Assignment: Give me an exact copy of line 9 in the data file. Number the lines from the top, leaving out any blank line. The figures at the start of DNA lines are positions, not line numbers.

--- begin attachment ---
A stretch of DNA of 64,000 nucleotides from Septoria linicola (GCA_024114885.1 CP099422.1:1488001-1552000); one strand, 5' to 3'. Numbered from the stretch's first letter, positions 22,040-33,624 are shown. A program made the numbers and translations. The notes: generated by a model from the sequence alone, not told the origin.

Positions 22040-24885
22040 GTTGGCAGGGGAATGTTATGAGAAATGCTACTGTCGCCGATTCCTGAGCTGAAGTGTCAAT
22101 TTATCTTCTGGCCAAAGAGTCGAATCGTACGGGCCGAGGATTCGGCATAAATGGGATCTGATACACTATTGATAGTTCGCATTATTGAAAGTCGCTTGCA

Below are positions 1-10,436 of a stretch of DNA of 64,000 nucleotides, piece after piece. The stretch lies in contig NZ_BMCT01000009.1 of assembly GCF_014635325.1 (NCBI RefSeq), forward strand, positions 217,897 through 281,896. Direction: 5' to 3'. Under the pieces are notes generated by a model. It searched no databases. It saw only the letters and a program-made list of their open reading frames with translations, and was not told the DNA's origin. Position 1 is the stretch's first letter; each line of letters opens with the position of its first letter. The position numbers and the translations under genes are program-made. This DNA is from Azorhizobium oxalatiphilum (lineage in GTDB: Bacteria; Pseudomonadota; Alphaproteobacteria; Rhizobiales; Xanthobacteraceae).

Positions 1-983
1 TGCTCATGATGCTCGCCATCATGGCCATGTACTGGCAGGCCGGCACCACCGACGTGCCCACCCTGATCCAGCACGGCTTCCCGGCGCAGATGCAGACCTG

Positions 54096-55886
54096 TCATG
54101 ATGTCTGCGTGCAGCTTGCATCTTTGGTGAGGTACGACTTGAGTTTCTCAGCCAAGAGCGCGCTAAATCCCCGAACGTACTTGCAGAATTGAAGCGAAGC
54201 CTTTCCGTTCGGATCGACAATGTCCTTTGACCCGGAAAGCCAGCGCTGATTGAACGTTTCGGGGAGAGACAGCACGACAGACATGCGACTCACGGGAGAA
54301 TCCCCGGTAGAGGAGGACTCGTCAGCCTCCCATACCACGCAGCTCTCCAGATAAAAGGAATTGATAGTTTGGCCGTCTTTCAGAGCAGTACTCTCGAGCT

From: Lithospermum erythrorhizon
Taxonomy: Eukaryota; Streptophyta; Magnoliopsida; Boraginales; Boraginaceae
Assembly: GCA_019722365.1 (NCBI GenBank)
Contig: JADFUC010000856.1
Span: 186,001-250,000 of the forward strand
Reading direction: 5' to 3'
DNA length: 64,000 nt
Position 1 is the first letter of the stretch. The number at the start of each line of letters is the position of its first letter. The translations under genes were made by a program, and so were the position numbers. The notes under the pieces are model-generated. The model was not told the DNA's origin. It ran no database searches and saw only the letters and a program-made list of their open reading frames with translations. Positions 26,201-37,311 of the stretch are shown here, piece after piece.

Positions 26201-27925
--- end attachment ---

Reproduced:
54096 TCATG